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Tibet-Conference-Taiwan-2014Taipei: - An international conference to discuss the issue of Tibet, Xinjiang and Inner Mongolia was held September 20 at the National Taiwan University Alumini Hall in Taipei, the capital of Taiwan.

The conference was organized jointly by the local Tibetan Welfare Association and the Office of Tibet. It was attended by around 16 outstanding academicians, media personalities and activists from various fields.

The conference was addressed by academics from the United States, France, Japan, Hong Kong, Macau and China, which also included Chinese, Mongolian and Uyghur scholars.

The meeting was mainly intended to discuss issues ranging from the Kunming event in Yunnan and the Middle-Way as a framework for the resolution of the Tibet issue to the present situation in Xinjiang and Inner Mongolia and the overall status of support for Tibet in Taiwan.

Among those who gave presentations during this conference included Ilham Mahmut, president of the Japan Uyghur Association; Tang Donhong, Chinese writer and democracy activist based in Israel; Prof. Su Chia Hong, the author of Democracy in Exile; Yang Sen Hong, chairman of the Taiwan Association for China Human Rights; and Tseng Chien-Yuan, associate prof. of public administration at Chung Hua University.

Talking the truth of Kunming incident, World Uighur Congress Vice-President Ilham Mahmut said 'there are a lot of doubtful points made by the Chinese authorities.'

Prof De-Ron Chou asked: "The Chinese authorities defined Kunming attack is caused by international terrorists, if that was true, why China don't let UN in and do some research?"

Ilham Mahmut responded by adding that, "Every UN human rights conferences in Geneva, we have tried to suggest the same, but Chinese authorities didn't agree with the convey, so the UN cannot do anything about it."

Prof, Chien-Yuan Tseng said: "When any human rights violations occurred in China, we need to spread toward world throughout Taiwan."

Julie Couderc from National Taiwan University said "Because of, from Vietnam to Xinjiang, including Ilham Tohti issue, it has brought more difficulties issues to China. Therefore, "China would put impose more government control against Uighur people. China also use localized policy to damage the culture of Uighur people, including using interracial marriage."

Comparing with Hmongb in Guangxi, "Xinjiang and Tibet do not have a real autonomy, that's why there are the conflicts." Said Prof Mu-Min Chen while sharing his own research about the ethnic minorities in China.

Bo-In Tu, a Inner Mongolia freedom activist introduced the changes made in Inner Mongolia after the Chinese colonization of the region.

"In 1947, there were 51 Buddhist temples and monasteries in Inner Mongolia with over 1200 monks. Now there are only two temple left without monk and nuns," Bo-In Tu said, adding: The Chinese authorities still take lands from our farmers and the temples' areas become state farm under local administrations."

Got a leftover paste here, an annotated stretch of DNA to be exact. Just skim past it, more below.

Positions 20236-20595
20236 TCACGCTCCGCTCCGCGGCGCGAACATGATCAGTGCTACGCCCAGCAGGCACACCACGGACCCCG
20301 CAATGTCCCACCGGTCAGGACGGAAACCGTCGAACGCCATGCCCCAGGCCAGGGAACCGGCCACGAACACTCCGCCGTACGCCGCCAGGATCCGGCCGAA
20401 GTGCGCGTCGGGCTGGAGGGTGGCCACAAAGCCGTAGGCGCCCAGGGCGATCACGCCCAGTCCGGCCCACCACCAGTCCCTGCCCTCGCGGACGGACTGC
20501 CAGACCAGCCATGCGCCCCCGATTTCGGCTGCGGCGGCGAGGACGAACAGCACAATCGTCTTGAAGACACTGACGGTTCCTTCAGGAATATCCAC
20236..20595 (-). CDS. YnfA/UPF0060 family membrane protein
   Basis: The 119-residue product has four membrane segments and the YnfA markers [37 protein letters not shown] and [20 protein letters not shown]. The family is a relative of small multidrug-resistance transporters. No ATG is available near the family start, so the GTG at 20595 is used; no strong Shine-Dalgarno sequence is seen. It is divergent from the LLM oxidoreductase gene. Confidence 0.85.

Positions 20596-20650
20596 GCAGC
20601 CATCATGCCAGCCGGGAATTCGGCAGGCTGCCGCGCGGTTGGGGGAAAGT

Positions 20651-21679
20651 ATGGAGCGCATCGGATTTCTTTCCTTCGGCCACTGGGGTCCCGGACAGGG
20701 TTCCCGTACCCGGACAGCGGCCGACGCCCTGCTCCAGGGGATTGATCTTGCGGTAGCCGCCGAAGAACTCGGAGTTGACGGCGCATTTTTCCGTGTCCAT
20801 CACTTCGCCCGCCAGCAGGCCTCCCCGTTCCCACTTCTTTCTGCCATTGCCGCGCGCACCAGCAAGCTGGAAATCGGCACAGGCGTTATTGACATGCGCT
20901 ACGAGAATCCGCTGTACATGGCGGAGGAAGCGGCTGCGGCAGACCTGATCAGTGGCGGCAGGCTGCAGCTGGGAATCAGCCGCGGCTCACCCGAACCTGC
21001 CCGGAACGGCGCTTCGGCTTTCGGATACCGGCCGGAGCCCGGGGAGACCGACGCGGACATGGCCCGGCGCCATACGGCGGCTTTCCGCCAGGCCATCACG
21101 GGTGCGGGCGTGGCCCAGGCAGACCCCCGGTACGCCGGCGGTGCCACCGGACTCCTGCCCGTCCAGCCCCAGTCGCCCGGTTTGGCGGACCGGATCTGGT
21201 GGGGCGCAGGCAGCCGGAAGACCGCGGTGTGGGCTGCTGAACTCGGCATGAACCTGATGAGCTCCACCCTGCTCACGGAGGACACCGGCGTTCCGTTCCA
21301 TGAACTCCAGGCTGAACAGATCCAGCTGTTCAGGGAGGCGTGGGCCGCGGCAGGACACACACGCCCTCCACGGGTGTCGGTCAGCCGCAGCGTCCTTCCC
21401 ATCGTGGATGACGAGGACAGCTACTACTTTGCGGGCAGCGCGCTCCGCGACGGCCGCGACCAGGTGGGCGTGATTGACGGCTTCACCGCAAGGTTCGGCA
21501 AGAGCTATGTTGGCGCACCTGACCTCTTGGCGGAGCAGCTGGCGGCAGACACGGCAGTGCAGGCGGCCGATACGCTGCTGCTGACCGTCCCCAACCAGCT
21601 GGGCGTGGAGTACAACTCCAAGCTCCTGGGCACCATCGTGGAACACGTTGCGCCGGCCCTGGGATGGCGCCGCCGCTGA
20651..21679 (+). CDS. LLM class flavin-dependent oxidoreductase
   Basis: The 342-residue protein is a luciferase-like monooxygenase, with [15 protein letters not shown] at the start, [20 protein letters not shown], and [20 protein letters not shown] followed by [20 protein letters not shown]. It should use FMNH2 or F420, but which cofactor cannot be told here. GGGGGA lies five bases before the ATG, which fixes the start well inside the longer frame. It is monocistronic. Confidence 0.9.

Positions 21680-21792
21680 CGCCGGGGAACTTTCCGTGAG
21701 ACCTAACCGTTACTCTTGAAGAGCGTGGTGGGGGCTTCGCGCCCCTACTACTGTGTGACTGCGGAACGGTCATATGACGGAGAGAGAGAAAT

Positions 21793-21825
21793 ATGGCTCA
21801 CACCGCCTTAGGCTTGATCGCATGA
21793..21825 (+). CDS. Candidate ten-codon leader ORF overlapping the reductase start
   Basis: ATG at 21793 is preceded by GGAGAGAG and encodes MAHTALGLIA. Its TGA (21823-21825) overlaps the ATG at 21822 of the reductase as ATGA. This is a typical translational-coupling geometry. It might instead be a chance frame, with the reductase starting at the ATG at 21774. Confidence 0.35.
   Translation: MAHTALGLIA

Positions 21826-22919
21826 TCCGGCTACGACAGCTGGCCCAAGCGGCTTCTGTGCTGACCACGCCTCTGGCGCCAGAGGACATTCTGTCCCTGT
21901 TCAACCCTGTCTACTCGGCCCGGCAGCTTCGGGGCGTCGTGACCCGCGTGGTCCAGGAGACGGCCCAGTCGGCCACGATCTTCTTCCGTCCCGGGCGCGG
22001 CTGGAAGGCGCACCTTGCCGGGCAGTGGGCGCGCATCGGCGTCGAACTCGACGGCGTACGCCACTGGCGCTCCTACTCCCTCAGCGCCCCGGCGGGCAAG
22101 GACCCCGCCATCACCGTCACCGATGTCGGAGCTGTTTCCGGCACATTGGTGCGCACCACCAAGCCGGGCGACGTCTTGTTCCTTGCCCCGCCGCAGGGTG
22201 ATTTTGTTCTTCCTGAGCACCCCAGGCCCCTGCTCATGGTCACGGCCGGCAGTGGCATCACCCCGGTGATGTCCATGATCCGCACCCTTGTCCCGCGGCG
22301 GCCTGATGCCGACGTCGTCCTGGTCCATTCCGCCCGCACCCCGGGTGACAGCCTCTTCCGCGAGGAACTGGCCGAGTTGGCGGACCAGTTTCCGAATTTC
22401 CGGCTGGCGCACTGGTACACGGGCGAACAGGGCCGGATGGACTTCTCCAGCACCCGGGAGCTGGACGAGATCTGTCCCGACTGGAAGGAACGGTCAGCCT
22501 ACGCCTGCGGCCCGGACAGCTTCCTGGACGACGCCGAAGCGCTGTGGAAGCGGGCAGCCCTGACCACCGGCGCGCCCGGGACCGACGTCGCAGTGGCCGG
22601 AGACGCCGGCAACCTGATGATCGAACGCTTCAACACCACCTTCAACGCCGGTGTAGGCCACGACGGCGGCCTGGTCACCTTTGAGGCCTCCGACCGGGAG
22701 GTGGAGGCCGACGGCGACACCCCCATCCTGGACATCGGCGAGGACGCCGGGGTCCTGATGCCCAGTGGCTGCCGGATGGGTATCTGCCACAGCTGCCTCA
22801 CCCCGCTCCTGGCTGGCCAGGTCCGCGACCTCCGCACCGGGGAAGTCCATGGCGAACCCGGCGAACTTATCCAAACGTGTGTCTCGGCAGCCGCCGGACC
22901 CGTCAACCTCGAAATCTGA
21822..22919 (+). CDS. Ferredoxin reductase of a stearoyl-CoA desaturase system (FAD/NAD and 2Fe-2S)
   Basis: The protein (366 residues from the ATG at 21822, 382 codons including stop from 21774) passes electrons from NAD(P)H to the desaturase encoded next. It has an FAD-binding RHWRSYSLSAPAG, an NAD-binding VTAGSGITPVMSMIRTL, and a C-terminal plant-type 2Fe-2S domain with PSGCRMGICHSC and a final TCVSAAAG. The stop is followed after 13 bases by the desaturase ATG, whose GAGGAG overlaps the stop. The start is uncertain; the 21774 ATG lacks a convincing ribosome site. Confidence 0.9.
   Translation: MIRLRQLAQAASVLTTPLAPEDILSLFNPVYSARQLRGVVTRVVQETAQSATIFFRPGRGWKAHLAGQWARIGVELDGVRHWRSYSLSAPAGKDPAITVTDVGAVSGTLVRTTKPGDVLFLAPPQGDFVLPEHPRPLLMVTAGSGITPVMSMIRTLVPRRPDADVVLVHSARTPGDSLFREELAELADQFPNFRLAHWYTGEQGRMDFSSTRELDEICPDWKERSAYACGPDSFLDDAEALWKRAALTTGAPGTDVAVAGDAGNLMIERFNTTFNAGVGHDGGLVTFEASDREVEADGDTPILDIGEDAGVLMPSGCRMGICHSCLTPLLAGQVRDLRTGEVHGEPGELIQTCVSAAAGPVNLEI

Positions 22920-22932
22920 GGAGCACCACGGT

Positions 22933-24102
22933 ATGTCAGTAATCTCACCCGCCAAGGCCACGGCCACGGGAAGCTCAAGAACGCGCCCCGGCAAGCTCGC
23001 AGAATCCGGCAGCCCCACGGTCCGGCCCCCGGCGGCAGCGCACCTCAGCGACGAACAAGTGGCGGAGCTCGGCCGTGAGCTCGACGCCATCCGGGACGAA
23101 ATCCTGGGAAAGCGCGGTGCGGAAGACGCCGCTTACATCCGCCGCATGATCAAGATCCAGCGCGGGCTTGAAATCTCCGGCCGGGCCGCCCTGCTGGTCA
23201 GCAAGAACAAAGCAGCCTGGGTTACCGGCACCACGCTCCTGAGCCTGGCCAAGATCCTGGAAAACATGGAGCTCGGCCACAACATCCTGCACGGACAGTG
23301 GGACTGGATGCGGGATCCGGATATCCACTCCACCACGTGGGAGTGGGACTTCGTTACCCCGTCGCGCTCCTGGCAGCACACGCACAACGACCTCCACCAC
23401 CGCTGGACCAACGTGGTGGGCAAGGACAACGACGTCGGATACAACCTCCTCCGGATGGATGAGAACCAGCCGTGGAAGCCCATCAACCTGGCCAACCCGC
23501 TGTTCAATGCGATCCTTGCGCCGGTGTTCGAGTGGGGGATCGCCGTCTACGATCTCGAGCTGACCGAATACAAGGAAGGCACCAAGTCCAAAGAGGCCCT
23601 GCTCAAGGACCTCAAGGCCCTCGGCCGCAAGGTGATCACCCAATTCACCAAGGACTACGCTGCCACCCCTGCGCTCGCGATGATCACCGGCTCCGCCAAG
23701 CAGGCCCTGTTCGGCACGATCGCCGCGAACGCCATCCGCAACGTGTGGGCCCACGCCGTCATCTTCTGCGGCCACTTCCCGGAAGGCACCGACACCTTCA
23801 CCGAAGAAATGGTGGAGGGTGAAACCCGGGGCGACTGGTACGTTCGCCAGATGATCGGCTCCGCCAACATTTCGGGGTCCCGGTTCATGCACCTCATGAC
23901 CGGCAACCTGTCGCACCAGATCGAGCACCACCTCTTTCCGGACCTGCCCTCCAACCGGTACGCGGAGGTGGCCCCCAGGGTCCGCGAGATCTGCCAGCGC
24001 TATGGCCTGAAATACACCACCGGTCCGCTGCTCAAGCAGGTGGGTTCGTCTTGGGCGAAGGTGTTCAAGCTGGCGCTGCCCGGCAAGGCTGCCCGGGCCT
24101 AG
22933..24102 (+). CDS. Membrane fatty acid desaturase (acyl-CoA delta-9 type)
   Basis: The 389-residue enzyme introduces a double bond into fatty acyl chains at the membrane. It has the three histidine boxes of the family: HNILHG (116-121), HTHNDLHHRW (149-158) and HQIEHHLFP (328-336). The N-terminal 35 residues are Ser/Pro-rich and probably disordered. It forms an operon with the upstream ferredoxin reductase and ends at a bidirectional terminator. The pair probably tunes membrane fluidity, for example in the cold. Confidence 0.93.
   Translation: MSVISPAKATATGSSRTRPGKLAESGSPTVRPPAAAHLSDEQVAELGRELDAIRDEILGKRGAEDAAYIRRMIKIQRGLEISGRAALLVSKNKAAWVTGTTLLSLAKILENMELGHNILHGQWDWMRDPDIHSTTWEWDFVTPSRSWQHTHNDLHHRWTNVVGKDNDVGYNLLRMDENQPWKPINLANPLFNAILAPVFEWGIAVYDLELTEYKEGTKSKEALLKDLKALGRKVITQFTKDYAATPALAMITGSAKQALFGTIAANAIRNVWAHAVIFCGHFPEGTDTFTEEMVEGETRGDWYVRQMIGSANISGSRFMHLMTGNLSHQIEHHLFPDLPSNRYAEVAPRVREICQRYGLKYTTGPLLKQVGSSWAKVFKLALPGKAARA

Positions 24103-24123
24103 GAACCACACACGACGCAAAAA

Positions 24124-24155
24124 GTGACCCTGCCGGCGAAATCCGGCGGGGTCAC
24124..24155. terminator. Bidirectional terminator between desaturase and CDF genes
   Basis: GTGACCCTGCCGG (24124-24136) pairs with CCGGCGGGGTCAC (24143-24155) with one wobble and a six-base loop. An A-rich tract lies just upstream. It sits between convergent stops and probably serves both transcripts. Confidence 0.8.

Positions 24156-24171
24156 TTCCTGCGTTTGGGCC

Bo-In Tu still hold a positive changes toward his homeland, and he urges all Mongolians in Taiwan to keep learn their own language and culture.

Xian-Hon Yang, president of Taiwan Association for China Human Rights talked on the Middle Way Approach advocated by His Holiness the Dalai Lama seeking a "genuine autonomy" for Tibetans within the framework of the Chinese constitution.

Prof Hou-Ren Wu however said that the Middle Way is a strategy which the Chinese authorities have misinterpreted in China, because of that they claimed its "destabilizing" the region.

"Recent years, China economically become more powerful, countries around the world are scared to stand for Tibet," said Chi-Ren Sun, president of Tibetan-Taiwan Friendship Association.

Prof Jia-Hong Su said "after Xi Jinping became China's new leader, he has a more hopes toward the issues of Tibet, hoping Xi can find a solution through a standpoint between China and Tibet."

The meeting was also attended by Taiwanese lawmakers, Chinese writers, members of NGOs based in the country, including Taiwan Friends of Tibet and Taiwan Association for Human Rights.

Other topics discussed at this meeting included democratic principles, national issues, and the needs to further raise the issue of Tibet in Taiwan.

"Tibet supporters and members from the Taiwanese NGOs also discussed the needs to protect rights of Tibetans in Taiwan," one of the participants told TPI News, saying they will make further efforts of interacting with more intellectuals and activities, to get more attention on Tibet and human rights in China.

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